The open bar is over. Google has livened up the week, probably for the worse, with one of the worst news about its ecosystem in recent times. Google Photos ends its no-limit existence and moves on to the classic 15GB package that Drive leads in the cloud. No more uncontrolled photo and video uploads to the cloud.
It won’t be immediate but we already have the day in mind when it will happen. The end of May 2021 will give way to June 1, and that day will no longer be unlimited. But at least we will keep everything we dump in your cloud until that day and the 15GB limit will start counting from then. So it’s up to you to be measured or up to you to pay. Or look for alternatives, of course.. Let each user decide what their next step will be.
End to a free bottomless pit
By the time Google puts an end to the unlimited nature of Google Photos, more than five years will have passed in which the service has been introduced more and more into our digital lives precisely because of the feature that is now disappearing. Photos have become indispensable for many users who now see that they have to go through the checkout line so they don’t get the same thing they had before.
Because the payment plans that Google includes for Photos, and which are the same as Google One, do not include unlimited uploading either. We have 80GB of space on the lowest tier for 1.99 euros per month and 30TB for 299.99 euros per month on the highest. But there is no open bar anymore, You can’t just go up all you want whenever you wantyou’ll have to be careful now.
I don’t know if you can criticize a company for wanting to make money, but you can criticize it for the ways
A company cannot be blamed for wanting to make money from the services it offers, but perhaps the way in which they have handled this whole affair is open to criticism. We were not talking about a test to see how well the service worked before, but about a limitlessness that we did not know how long it would last. In fact, it was expected that it would last forever precisely because of what was said before, because Google is already making money off our data.
Our photographs speak of us, of our tastes, of where we go and what we buy, and have served, among other things, to train an artificial intelligence which, applied to the searches of the Photos themselves, have made it an almost inimitable intelligence. And now, it is time to pay for continuing to provide data and information as One’s payment plans do not guarantee that your data will not be used for the same purposes as it has been up to now. A clearly improvable manoeuvre.
Stay here or go somewhere else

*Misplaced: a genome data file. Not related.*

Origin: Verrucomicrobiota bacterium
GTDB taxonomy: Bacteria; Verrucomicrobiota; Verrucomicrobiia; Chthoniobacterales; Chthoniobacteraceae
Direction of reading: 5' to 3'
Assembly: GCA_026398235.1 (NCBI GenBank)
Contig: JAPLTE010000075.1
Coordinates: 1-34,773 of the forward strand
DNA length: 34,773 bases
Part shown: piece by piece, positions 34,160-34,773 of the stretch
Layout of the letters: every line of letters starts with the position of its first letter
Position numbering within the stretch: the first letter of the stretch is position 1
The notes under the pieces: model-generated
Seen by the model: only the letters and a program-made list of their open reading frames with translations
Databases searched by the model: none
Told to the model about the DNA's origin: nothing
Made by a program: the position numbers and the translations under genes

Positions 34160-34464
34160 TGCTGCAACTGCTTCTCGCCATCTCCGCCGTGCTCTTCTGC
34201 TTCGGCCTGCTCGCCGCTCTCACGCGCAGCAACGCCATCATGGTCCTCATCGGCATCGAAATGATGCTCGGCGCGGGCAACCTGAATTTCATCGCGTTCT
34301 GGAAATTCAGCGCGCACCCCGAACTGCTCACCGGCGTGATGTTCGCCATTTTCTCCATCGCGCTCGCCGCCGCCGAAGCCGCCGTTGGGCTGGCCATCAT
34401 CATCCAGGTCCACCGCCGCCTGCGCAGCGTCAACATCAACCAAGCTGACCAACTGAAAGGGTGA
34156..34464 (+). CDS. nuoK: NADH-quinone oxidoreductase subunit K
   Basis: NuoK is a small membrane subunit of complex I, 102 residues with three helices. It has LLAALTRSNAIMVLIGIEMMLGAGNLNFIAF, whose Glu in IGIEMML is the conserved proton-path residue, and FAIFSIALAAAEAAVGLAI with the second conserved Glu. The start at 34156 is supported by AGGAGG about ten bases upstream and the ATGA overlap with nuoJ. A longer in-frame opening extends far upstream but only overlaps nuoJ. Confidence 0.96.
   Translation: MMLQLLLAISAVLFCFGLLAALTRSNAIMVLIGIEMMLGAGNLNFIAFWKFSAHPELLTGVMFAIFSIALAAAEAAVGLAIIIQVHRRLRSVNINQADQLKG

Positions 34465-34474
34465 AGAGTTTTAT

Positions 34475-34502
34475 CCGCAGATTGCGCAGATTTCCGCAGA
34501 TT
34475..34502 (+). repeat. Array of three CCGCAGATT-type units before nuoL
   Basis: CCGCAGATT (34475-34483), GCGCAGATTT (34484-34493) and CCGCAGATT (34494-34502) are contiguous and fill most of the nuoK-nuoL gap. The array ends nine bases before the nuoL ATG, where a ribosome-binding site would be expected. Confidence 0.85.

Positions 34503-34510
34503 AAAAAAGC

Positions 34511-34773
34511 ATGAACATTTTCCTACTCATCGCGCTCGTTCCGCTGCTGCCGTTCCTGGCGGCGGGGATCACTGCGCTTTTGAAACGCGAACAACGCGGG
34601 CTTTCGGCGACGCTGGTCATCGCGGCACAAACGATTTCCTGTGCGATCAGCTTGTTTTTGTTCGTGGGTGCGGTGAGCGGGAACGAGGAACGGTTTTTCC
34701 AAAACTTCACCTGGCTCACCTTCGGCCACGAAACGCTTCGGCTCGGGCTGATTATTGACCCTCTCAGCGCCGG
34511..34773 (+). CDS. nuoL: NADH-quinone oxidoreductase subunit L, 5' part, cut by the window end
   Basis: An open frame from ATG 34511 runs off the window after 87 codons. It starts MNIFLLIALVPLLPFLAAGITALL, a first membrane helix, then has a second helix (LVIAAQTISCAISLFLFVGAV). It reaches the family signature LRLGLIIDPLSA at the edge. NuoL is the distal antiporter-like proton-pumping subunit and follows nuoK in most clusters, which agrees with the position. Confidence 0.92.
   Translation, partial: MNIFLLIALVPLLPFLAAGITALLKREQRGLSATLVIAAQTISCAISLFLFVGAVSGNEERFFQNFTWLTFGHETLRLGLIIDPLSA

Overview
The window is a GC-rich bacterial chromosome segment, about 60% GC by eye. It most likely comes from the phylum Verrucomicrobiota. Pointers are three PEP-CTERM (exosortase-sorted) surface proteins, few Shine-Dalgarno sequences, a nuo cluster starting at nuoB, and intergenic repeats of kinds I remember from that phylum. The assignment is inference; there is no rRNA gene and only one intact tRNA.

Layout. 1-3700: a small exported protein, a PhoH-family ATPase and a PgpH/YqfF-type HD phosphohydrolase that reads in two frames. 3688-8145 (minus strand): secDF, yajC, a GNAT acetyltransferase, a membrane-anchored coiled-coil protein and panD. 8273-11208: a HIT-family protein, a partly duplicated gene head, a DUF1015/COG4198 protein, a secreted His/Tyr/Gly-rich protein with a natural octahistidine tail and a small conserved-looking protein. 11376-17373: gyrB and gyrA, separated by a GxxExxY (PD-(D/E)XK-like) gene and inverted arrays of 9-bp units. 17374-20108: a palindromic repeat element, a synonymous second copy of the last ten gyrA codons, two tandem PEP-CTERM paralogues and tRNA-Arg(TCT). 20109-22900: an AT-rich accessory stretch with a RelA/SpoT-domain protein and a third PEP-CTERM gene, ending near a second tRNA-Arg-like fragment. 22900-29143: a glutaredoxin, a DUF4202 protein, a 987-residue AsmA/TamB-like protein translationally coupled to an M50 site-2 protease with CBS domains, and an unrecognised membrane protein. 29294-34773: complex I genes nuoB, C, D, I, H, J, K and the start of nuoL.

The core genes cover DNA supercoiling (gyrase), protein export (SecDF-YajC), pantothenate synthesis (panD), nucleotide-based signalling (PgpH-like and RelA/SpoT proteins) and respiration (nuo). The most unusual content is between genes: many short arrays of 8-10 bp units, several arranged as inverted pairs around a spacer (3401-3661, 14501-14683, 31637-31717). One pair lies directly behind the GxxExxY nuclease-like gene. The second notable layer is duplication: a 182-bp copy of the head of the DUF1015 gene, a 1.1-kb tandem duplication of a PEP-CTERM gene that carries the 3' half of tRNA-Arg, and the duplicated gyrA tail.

An important decision is now on the horizon for all those who, over the years, have turned Google Photos into their digital memory archive. From photos to videos, all hosted in the same place because, we repeat, in Photos there was room for everything. Before June, it will be time to decide if we accept the space limitation, although Google has already posted an online tool so we know how long it would take to finish those 15GB at our usual upload rate.
Another option would be to go to the competition to find something remotely similar to what Google has built with Photos. The closest one, perhaps, we find in Amazon PhotosThis is the place to find unlimited uploads of images but not of videos (maximum 10GB here) and included in the Amazon Prime package. This package includes free shipping of your orders and access to, for example, Amazon Prime Video among other things. An interesting option for those who are already Prime users.
The competition offers other alternatives such as Dropbox, which offers a free 2GB plan and then switches to paid plans. Like Microsoft’s OneDrive, with 5GB free before paying, like the always questioned Mega with its 15GB or like Dubox, with 1TB of space, perhaps the most attractive option although on the horizon there’s the idea that sooner or later it will have to be paid for. Or like Flickr, one of the great forgotten ones because of what it was and now is, which also has free space and its corresponding plans out of our pockets. Or iCloud, although it is limited to Apple devices.
You have to assume that. The concept of “uploading photos and videos to the cloud without limits” is over. It’s dead. You can’t even pay for an open bar.
The third option would be to do again what we used to do, when the cloud was not so present or was taking its first steps. Re-store our photos locallyThe data can be stored on a hard drive or on a NAS connected to the mobile phone. Perhaps the most cumbersome option because of the inconvenience during the transfer of photos, and one of the most insecure because of the need for redundancy between disks so that an accident does not make us lose our library.
The big question now, however, is whether Google will continue to ‘touch’ its services in the future. If it has dared to cut off the tap of Fotos, with millions of users ‘hooked’ all over the world, will the same thing happen with others like Maps? And what if the doors of Youtube were closed to users who did not pay? These are services that are now paid for at the expense of the developers, advertising or a Youtube Premium that has not yet taken off. Who knows what will happen. After Photos, there is a feeling that no change is impossible and no service is untouchable. We’ll see.